Have you ever heard the expression, “This Barbera is Barolo-like?” If you have, it is very likely that they were referring to Barbera d’Alba.
A younger sibling (in quantity and diffusion) of Barbera d’Asti, Barbera d’Alba retains its best characteristics while pushing the accelerator on longevity, structure and that complexity typical of Barolo wines born on hills that are geologically quite different and more stratified than those of the Asti area.
That’s right, because the best expressions of Barbera d’Alba have the good fortune to share the soils destined for great nebbiolo wines, those bluish-gray marls that emerged from the sea floor of the Cenozoic, rich in limestone, constitute the habitat of the best reds in the world.
So Barbera d’Alba-which also has a Superiore version aged for at least 12 months, four of them in wood-is a wine that manages to impress.
It rises in poise and finesse, managing to achieve important ageing and balsamic notes typical of the great Langa reds.
A Barbera that on the table can accompany, without disfiguring, the most sumptuous courses and serve, when necessary, as an excellent meditation wine.
The history of Barbera d’Alba DOC
A noble supporting actor of nebbiolo
The adventure of Barbera d'Alba shares origins with that of Barbera d'Asti. The vine has an early medieval spread, especially in Monferrato, where, in a short time, it becomes the most cultivated variety.
The shared history, however, split in the late 1800s when barbera arrived in the hills of Alba.
The destruction caused by phylloxera helps the new plantings, which mainly conquer the positions on the left side of the Tanaro, that is, in the Roero.
In the Langhe, by contrast, the best exposures are given to nebbiolo so that it can express itself in Barolo and Barbaresco, thus making barbera a noble comprimario of its more regal "cousin."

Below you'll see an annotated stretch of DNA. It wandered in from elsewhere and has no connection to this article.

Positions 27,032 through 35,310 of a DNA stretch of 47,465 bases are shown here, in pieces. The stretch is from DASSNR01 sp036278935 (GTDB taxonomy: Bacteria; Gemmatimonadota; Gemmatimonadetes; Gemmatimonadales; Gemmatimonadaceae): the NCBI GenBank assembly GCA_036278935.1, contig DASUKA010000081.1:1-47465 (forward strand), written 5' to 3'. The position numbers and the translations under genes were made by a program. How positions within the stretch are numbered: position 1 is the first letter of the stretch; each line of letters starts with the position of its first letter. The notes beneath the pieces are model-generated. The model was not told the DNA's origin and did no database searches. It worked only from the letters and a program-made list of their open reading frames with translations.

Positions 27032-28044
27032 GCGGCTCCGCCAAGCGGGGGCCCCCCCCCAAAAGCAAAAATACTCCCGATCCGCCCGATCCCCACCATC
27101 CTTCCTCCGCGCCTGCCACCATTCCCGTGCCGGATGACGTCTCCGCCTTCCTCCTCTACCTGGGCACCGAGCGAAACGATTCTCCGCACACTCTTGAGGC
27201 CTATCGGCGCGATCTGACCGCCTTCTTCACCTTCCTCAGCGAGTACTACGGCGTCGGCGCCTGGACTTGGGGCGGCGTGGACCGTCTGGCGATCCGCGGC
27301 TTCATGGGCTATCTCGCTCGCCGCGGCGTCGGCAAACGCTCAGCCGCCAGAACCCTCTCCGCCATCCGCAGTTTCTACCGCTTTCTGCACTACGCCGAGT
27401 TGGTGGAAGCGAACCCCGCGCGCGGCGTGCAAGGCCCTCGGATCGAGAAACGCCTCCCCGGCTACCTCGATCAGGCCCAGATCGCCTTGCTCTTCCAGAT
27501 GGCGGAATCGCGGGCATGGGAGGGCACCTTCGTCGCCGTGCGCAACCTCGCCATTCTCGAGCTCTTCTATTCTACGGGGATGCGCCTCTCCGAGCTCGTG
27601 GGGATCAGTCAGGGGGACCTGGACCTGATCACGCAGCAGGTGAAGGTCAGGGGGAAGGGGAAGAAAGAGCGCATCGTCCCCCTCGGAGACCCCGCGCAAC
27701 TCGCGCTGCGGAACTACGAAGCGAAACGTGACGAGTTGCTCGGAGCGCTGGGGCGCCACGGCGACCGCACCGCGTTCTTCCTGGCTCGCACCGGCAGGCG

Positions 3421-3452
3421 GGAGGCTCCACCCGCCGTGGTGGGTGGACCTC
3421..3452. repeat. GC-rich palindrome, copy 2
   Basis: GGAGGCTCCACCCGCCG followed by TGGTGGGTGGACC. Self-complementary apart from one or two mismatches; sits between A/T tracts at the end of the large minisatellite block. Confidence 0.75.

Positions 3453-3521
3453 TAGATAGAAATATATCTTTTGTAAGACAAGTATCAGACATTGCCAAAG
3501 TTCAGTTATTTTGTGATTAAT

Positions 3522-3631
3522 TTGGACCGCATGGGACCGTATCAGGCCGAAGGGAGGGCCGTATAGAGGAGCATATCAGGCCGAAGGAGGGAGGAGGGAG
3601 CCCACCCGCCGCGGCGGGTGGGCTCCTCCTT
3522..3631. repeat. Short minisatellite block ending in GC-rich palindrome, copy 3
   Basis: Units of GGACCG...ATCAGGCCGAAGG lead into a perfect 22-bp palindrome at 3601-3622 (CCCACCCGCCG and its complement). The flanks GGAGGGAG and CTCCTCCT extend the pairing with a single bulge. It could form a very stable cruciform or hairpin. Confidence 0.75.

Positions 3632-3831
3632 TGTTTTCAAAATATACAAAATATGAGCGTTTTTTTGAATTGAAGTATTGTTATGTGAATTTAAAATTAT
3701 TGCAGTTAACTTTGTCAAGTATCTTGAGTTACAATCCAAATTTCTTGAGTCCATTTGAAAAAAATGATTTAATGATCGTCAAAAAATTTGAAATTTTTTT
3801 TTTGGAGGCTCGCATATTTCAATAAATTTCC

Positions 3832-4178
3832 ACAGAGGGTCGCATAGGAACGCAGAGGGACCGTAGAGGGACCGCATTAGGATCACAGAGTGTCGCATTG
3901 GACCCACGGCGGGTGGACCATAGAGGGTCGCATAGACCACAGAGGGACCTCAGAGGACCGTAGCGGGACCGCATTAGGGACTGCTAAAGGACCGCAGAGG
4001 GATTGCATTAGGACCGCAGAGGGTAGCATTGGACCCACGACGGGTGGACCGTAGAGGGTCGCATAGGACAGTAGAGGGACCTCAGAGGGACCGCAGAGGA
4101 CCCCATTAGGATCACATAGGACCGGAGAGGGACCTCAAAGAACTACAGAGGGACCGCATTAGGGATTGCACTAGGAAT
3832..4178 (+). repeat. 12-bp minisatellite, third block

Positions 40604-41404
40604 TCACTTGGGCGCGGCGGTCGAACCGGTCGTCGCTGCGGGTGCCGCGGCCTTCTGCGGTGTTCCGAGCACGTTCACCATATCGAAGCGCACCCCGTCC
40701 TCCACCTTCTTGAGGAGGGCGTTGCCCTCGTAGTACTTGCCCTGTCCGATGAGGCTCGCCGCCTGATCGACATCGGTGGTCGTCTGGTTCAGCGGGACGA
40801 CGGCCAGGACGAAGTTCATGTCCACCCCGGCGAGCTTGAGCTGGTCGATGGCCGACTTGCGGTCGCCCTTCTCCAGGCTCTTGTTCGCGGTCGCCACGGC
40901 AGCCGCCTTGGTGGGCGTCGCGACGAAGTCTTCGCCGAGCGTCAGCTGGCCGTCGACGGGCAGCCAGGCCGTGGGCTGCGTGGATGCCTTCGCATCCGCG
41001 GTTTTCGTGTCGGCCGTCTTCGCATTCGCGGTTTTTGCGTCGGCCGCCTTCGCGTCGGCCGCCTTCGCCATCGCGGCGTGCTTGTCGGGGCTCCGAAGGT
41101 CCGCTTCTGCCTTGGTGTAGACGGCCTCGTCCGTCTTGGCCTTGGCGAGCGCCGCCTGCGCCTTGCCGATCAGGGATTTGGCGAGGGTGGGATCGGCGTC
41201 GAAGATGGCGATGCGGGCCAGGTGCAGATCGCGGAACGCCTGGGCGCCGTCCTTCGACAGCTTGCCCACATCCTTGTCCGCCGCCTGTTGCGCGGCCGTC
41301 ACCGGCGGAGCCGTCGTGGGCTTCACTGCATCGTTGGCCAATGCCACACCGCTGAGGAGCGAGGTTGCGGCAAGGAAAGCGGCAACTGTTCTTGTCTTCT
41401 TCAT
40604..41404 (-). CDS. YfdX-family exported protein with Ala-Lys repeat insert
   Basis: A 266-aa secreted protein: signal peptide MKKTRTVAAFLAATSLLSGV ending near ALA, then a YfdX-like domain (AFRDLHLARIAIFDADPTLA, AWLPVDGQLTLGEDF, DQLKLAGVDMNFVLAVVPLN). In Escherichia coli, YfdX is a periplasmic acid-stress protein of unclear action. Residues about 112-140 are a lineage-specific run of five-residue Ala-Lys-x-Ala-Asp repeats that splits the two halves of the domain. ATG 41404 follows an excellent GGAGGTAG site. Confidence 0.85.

Abundant production, high yields and consistent production make it preferred whenever the winemaker's goal becomes substantial quantity.
However, in this part of Piedmont, the "Barbera problem" (i.e., its spread to dance halls and taverns as a low-key wine, often blended with wines from southern Italy) is not as keenly felt, not least because, since its inception, Barbera d'Alba has been held in higher regard.
The soils of the Langhe give it a complex, deep structure that elects it as a splendid roast wine.
The history of Barbera d'Alba is thus relatively recent, but the enological quality is very high, exquisitely territorial.
If, in the Langhe, Barbera d'Alba competes in elegance with Nebbiolo (despite having far fewer vineyards available), in the neighboring Roero-especially in the area headed by Govone-it becomes a very fine wine, with particular ethereal notes, delicate fruity aromas and intense, delicate flavor.
It includes Langhe and Roero from Montà d’Alba to Roddino on the North-South directive; from Bra to Santo Stefano Belbo on the West-East directive. The specification includes some municipalities in the Alta Langa, along the Belbo Valley up to Cortemilia.
Geologically, the Langhe is of Cenozoic origin, which began almost 70 million years ago, while the Roero is of Pliocene age, or 5 million years.
The former have a composition of clays, sands and limestone that gives rise to the famous gray-bluish marls, with low, rounded hillsides that are very favorable for vine cultivation.
Barbera d’Alba wines from this area “baroleggiano,” that is, they are loaded with typical Nebbiolo scents: great structure, velvety acidity and a deep and articulate sensory spectrum, excellent longevity.
Roero, on the other hand, is sandier, with mineral and chalky veins. The result is Barbera d’Alba that is less long-lived perhaps, but far finer and more perfumed, with a deep balance of freshness and body.